As far as I can tell from my own research and from reading official sources, there are no physical or theoretical limits on the distance a portkey can take you, unlike brooms, which seem to have a distance cap. While it's not explicitly stated, the limitation is implied when Ron (under the influence of the Veela's charm), claims to have invented a broom that will reach Jupiter.
Officially, almost any inanimate object can be turned into a Portkey, by almost anybody as it appears to be very simplistic and low-level magic. You simply utter the incantation - "Portus" - and once bewitched, the object will transport anyone who grasps it to a predetermined destination, either instantly, or at a specific time.
So, if you knew from Muggle sources what space was like (as we all know, it's a very very very cold vacuum), could you just portkey yourself or your exploration party to an extraterrestrial location?
For example, let's look at Neptune's system. The only activity there was basically what we learned during the Voyager 2 flyby of 1989, and since then, there has been no further Muggle exploration, and neither are there any plans to.
For a particularly adventurous Witch or Wizard, are there any conceivable restrictions - logistically speaking - stopping them from taking a portkey out to one of Neptune's moons, like Triton or Nereid?
I am operating on the assumption that there are more than enough charms and spells in existence to keep the explorer(s) alive, and even comfortable. The bubblehead and warming charms, for example, should conceivably allow the intrepid Magus to not only breathe but stay warm and maintain reasonable mobility, while transfiguration should allow physical constructs to be created or manipulated for extra protection, item storage and/or travel assistance (using Capacious Extremis to create a "broom pocket" for example).
In Canon, the normal requirements for international portkeys are the consent of the authorized person(s) within the governing bodies of both the source and destination. Such was the case for both France and England when Arthur setup his meeting with Bill and Fleur.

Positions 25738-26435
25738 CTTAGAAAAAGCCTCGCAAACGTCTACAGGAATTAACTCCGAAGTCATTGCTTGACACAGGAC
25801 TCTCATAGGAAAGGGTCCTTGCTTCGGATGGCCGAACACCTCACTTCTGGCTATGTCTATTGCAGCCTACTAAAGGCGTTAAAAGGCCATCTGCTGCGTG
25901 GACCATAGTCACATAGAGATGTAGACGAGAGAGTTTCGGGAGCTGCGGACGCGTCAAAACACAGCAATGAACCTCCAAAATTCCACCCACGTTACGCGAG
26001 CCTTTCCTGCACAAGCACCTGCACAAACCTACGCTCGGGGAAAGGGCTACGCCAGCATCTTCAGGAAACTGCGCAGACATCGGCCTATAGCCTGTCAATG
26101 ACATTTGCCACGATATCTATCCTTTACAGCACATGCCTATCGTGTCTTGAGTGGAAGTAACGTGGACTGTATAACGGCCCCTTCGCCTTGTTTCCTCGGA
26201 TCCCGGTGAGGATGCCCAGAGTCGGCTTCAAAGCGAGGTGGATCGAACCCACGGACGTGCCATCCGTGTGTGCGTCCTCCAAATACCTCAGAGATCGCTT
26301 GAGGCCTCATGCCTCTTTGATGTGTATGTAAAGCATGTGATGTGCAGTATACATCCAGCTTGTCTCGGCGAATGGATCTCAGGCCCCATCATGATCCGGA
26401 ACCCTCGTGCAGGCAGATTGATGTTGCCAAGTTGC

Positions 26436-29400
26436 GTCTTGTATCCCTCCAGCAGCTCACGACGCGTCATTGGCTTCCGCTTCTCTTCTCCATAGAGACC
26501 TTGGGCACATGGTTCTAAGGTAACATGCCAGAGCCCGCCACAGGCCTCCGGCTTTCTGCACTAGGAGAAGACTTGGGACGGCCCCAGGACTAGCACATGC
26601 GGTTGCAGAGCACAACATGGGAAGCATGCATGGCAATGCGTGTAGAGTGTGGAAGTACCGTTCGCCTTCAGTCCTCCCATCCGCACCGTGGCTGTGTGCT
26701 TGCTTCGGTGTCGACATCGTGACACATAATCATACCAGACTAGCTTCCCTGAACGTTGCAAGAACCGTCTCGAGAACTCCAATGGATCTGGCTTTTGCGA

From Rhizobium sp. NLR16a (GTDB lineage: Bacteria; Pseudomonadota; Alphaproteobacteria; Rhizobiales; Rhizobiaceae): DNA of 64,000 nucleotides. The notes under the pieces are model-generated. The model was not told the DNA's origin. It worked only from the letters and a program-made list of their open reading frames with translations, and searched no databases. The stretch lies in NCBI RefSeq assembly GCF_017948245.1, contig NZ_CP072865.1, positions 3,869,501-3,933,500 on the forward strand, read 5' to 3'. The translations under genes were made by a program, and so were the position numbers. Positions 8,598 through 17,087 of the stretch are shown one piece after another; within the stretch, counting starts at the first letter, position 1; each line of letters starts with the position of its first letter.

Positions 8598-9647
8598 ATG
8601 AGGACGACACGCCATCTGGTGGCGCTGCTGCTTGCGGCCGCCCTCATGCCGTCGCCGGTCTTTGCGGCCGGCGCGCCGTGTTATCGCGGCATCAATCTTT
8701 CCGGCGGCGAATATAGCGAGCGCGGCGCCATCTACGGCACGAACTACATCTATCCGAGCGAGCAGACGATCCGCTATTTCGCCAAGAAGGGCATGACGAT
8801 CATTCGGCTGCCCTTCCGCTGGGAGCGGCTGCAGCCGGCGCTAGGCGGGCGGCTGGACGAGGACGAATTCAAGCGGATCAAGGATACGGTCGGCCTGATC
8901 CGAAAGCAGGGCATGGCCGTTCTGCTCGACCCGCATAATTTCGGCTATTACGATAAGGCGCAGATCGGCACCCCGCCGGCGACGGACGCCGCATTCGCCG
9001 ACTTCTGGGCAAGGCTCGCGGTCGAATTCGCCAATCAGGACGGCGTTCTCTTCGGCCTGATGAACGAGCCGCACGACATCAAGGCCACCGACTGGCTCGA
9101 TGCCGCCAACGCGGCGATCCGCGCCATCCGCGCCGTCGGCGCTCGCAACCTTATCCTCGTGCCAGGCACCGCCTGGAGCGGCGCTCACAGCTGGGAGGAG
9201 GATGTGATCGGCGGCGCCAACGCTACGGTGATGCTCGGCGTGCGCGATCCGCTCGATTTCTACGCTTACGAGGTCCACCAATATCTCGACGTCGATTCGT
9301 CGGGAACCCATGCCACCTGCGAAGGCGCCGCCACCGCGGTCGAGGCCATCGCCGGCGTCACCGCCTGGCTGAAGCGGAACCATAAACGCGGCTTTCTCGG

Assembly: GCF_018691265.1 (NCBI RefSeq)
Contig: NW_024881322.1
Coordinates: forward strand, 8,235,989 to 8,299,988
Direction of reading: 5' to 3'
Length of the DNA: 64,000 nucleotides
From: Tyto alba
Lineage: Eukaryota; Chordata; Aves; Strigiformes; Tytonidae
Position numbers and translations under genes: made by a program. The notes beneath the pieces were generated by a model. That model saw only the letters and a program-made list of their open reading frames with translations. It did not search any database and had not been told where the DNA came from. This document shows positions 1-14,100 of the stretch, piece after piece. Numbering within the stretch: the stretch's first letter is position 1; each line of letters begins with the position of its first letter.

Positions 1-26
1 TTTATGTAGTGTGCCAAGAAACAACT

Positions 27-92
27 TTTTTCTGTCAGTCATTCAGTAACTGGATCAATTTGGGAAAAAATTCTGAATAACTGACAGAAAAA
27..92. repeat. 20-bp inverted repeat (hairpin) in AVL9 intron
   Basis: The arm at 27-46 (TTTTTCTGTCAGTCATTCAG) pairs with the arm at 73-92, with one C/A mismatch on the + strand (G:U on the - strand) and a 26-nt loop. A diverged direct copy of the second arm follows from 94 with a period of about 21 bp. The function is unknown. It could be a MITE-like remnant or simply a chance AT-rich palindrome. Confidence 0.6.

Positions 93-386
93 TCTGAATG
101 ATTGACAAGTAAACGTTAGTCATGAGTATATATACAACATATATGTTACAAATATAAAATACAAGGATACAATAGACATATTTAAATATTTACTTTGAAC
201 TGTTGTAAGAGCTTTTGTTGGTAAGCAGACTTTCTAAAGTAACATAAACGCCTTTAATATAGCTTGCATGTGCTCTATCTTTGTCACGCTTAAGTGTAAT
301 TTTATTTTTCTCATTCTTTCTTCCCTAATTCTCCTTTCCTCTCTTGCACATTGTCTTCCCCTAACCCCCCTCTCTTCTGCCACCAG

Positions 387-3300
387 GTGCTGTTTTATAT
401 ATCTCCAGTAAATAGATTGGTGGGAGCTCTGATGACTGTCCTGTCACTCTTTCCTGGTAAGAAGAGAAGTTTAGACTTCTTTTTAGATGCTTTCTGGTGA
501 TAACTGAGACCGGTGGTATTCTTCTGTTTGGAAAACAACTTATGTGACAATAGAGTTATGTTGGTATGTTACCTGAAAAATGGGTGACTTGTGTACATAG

However, in Quiddich Through The Ages, there is a note about a referee tampering with equipment in which at least one unlucky sap had his broom turned into a portkey, which dumped him in the middle of the Sahara - a stunt which I doubt was cleared by anybody in Algeria, Chad, Egypt, Libya, Mali, Mauritania, Morocco, Niger, Sudan or Tunisia - all nations whose sovereign land encompasses part of the vast Sahara Desert.
This makes me think that the process of obtaining consent is simply a matter of courtesy, rather than an actual logistical requirement, or functional limitation imposed on the actual portkey, and since going off-planet involves going somewhere without a (human) governing body to authorize incoming travellers, that's just as well.
So from a strictly theoretical point of view, given what I've laid out, is it plausible? Could it be done? And if so, why hasn't it? And also if so, could you add a non-Earth location to the Floo Net (once you get there, that is, presumably by portkey)?
The other "Wizards In Space" questions don't address the plausibility of using portkeys and the Floo Net for extra-planetary exploration and instead only rule out apparition and brooms. Nonetheless, I have modified this question from its original form (asked 6 years ago!) to have it reopened as this topic has come up once again in a fan-group I'm a member of.